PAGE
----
At Last, David Hallberg Is Back at ABT
2017 has started off with some fantastic news: David Hallberg is coming back to dance in the U.S.
American Ballet Theatre announced yesterday that he'll be dancing with the company during its spring season at the Metropolitan Opera House in New York. Hallberg, 34, hasn't performed with ABT since June 2014—and fans (including us) have been missing his princely presence ever since.
For two and a half years, an injured deltoid ligament in his ankle has kept him off stage both at ABT and the Bolshoi Ballet (where he holds the distinction of being the company's first American principal). It's been a major setback for such a talented dancer right at the peak of his career.
Hallberg in class yesterday, via nytimes.com
But Hallberg has literally gone to the ends of the earth to recover: He's spent the past year in Melbourne, following an intense physical therapy program designed by the Australian Ballet's dance medicine specialist Sue Mayes and her team (who are considered some of the best in the world at what they do). According to the Sydney Morning Herald, his regimen included two hours of strength training in the morning, followed by two hours of ballet, then resting with his feet in an ice bucket before two more hours of strength work. "One of the most off-the-wall things I've been doing is running up flights of stairs with a metronome in my pocket to make every step the exact same speed," he told the SMH reporter.
Although he added that he still has pain, and doesn't know if it will ever go away, he feels ready to dance again. Last month, he made a quiet comeback dancing Franz in Coppélia at the Australian Ballet.
So what will he perform with ABT? That hasn't been announced yet. He just started back in company class in New York yesterday. But a quick look at the casting lineup shows "TBA"s for the male lead in performances of Alexei Ratmansky's new Whipped Cream, plus Giselle and Onegin. Hallberg told Rosyln Sulcas of The New York Times that he was particularly excited to work with Ratmansky again, so Whipped Cream is probably a safe bet. We're keeping our fingers crossed he's healthy enough to perform much more than that this season—and for many more seasons to come.
It's the end of a long rehearsal day for the dancers of Abraham.In.Motion. They're reviewing phrases of a new work, Dearest Home. It's a pretty typical rehearsal scene. Some dancers cluster around a laptop trying to piece together steps learned long ago. Others review choreography together, working to figure out who remembered which arms correctly.
What isn't typical: The company's director and choreographer, Kyle Abraham, is nowhere to be seen.
That's because while the company is based in New York City full-time, Abraham spends most of his year teaching at the University of California, Los Angeles, where he joined the faculty last September. It's an unconventional model for a single-choreographer–led troupe, almost functioning like a repertory company in which choreographers drop in for a week to set a piece, leaving it up to the rehearsal directors and dancers to keep the momentum going.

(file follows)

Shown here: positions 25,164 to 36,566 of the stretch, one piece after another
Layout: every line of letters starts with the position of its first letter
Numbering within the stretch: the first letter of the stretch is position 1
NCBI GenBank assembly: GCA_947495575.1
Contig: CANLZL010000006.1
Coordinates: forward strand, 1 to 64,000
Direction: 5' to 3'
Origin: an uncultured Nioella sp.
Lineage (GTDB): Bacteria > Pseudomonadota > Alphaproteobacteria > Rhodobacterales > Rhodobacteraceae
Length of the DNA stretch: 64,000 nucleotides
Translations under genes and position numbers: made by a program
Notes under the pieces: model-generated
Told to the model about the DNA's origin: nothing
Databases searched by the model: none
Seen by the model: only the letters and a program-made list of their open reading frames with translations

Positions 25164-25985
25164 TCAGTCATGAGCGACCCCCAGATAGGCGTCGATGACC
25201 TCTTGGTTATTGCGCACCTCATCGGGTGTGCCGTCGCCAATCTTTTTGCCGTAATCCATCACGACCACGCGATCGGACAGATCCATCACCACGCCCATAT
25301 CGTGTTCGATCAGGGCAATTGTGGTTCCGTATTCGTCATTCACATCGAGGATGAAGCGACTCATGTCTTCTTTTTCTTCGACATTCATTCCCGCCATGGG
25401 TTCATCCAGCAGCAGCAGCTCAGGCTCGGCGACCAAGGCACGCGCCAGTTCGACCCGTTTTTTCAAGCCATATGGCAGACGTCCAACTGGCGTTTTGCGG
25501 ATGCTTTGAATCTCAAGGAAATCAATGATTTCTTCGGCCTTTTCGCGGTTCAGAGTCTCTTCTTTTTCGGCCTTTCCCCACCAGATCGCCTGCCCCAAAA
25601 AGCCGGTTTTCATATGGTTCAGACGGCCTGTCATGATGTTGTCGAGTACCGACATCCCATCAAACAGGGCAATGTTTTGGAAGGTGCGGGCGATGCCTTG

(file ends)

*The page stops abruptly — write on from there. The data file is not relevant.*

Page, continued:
La Scala Ballet has a knack for snagging exceptional guest artists, and the company's rare West Coast appearance this weekend at Segerstrom Center for the Arts is no exception. Principal dancer étoile Roberto Bolle will partner both Misty Copeland and Marianela Nuñez in Giselle. And in an extra international twist, they'll be accompanied by the Mikhailovsky Orchestra for the engagement. July 28–30. scfta.org.
Serious dancers interested in musical theater face a difficult choice when applying to college: Should you major in dance or musical theater? "You can make a career following either pathway," says Lynne Formato, associate professor of performing arts at Elon University. If you choose to go the musical theater route, find a program that will challenge your dance technique:
The 2017 Princess Grace Award winners have just been announced! Over the years, the Princess Grace Foundation-USA has demonstrated a knack for picking out future stars in the dance world, so it should be no surprise that several of the honorees are familiar names.
It's well known that Robert Rauschenberg, one of the most famous American artists of the 20th century, made costumes and sets for Merce Cunningham, Paul Taylor and Trisha Brown. What you may not know is that he also choreographed and danced in many performances of his own devising. You can see evidence of them among the vast amount of paintings, sculptures and collages at the exhibit at the Museum of Modern Art called Robert Rauschenberg: Among Friends.